Local manufacture of Chinese Sinovac vaccine: Efficacy concerns delay project
Experts committee from WHO to visit manufacturing plant
Authorities looking to locally manufacture other Covid vaccines
Vaccine Advisory Expert Committee yet to grant approval
SPMC awaiting WHO approval to manufacture
By Maheesha Mudugamuwa
The launch of the local manufacturing process of Sinovac, a Chinese vaccine against Covid-19, would see further delays, as concerns have been raised regarding the vaccine’s efficacy against the highly transmissible new Delta variant of the virus, The Sunday Morning learnt.
As a result, the approval of the Vaccine Advisory Expert Committee has not yet been granted for Sinovac, and the State Ministry of Production, Supply, and Regulation of Pharmaceuticals is now looking to manufacture other vaccines – such as Russia’s Sputnik V and China’s Sinopharm – in the plant that was initially supposed to manufacture Sinovac, following site approvals to be obtained from the World Health Organisation (WHO).
Speaking to The Sunday Morning, Secretary to the State Ministry of Production, Supply, and Regulation of Pharmaceuticals Dr. R.M.S.K. Ratnayake said an expert team from the WHO is scheduled to visit the plant soon, and once the site approval is granted, the manufacturing of vaccines would commence.
He, however, said the State Ministry was considering the new developments with regard to the vaccine efficacy against the new Covid-19 variant and that a final decision on Sinovac had not yet been granted.
When asked whether the State Ministry sought the approval of the relevant authorities, the Secretary said that approval had been sought from the National Medicines Regulatory Authority (NMRA) and the Vaccine Advisory Expert Committee.
“The new plant that was built according to international standards can manufacture any type of Covid-19 vaccine. It will do only the filling part of the vaccine locally. We’re currently having discussions with interested parties and anyone who’s willing to manufacture vaccines locally has the necessary infrastructure now,” he said.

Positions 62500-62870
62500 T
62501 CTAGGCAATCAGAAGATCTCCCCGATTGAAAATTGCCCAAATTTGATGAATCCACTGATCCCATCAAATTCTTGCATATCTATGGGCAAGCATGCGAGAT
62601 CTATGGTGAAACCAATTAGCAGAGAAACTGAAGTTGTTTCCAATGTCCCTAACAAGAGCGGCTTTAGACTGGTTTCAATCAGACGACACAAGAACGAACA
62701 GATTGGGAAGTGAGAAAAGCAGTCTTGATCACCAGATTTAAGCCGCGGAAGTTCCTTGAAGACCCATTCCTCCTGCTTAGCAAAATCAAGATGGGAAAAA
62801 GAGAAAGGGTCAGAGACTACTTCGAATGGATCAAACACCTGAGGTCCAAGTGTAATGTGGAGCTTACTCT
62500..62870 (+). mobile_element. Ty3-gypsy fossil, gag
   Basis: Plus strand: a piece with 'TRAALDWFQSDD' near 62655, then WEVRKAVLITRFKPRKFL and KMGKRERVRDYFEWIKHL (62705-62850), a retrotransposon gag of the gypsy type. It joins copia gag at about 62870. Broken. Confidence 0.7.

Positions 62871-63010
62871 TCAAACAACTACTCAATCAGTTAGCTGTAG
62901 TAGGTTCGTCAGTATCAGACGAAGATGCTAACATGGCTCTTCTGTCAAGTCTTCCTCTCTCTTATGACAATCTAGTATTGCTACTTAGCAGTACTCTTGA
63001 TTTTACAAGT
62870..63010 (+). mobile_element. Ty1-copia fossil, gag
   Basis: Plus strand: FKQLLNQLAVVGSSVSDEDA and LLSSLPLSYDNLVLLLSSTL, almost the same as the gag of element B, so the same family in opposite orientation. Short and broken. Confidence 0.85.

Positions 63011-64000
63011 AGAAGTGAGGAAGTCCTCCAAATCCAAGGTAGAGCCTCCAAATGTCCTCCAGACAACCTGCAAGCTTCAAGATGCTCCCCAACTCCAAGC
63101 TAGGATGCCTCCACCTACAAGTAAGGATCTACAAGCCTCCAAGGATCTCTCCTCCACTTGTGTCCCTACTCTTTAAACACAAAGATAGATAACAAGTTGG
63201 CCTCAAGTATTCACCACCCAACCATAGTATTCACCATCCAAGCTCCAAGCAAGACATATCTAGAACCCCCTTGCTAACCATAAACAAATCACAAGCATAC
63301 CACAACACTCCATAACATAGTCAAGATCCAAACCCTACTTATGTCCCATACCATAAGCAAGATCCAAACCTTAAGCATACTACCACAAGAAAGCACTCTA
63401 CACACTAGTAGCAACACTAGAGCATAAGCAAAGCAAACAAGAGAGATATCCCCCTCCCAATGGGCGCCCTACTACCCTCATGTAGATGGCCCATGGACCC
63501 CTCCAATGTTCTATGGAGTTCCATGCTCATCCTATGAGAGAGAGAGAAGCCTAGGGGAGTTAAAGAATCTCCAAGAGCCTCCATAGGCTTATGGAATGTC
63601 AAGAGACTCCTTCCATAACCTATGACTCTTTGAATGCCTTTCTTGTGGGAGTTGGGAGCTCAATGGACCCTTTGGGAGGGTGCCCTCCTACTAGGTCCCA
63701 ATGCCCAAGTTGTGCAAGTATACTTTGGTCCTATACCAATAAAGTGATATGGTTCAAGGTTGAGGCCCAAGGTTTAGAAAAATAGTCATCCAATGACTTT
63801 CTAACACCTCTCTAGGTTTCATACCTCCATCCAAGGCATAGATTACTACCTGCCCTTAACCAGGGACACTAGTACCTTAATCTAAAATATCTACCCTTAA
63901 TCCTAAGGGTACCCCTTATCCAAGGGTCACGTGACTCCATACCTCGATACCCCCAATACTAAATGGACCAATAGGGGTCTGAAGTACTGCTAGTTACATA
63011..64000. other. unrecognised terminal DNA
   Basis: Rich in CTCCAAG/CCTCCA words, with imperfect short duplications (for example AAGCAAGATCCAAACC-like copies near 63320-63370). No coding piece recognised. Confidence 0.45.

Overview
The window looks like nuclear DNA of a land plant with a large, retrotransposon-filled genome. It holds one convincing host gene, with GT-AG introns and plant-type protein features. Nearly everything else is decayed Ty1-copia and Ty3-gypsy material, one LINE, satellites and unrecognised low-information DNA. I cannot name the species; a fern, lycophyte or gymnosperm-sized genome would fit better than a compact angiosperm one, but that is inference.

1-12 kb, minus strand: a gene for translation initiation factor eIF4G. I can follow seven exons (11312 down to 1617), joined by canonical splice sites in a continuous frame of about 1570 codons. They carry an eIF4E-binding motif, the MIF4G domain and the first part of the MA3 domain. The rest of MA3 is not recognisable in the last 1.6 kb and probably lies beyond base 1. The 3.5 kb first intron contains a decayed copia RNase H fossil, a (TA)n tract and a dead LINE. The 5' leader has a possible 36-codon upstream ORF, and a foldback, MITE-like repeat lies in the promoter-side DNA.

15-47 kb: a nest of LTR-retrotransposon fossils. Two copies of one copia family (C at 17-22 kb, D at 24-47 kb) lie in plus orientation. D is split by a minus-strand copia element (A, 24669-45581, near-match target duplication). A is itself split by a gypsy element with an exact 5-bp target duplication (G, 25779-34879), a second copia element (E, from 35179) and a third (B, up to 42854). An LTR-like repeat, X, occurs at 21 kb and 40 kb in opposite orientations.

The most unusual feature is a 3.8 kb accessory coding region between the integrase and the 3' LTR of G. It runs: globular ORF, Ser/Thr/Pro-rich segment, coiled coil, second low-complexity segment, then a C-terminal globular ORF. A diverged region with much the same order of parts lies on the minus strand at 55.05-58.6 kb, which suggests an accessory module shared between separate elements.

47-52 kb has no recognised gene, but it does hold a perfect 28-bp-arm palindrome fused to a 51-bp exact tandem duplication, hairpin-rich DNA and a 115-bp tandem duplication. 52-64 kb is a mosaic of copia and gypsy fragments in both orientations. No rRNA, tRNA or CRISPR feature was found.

China’s Sinopharm was approved by the WHO on 7 May.
According to the WHO, a large Phase III trial in Brazil showed that two doses of Sinovac, administered at an interval of 14 days, had an efficacy of 51% against symptomatic SARS-CoV-2 infection, 100% against severe Covid-19, and 100% against hospitalisation starting 14 days after receiving the second dose.
In an observational study, the estimated effectiveness of Sinovac-CoronaVac in health workers in Manaus, Brazil, where P.1 accounted for 75% of SARS-CoV-2 samples, was 49.6% against symptomatic infection. Effectiveness has also been shown in an observational study in Sao Paulo in the presence of P1 circulation (83% of samples). Assessments in settings where the P.2 variant of concern was widely circulating – also in Brazil – estimated vaccine effectiveness of 49.6%, following at least one dose, and demonstrated 50.7% two weeks after the second dose.
Nevertheless, foreign media reports have expressed concerns over the effectiveness of China’s Sinovac vaccine, as Indonesia reported hundreds of outbreaks among medical professionals who took the vaccine and hard-hit Costa Rica declined to use it for fears that it won’t work. This is perceived to be the latest stumbling block for China’s global vaccination drive, as heavily vaccinated countries deploying its two flagship vaccines – Sinopharm and Sinovac – face some of the world’s worst outbreaks.
It is reported that more than 350 doctors and medical professionals have contracted Covid-19 in Indonesia despite the majority of healthcare workers having been immunised with Sinovac, officials have said recently, just over a month after officials praised the shot for wiping out the disease among health workers. Also, dozens of them were hospitalised, officials added, leading experts to question the effectiveness of the Chinese shot, particularly against the infectious Delta variant fuelling the country’s outbreak.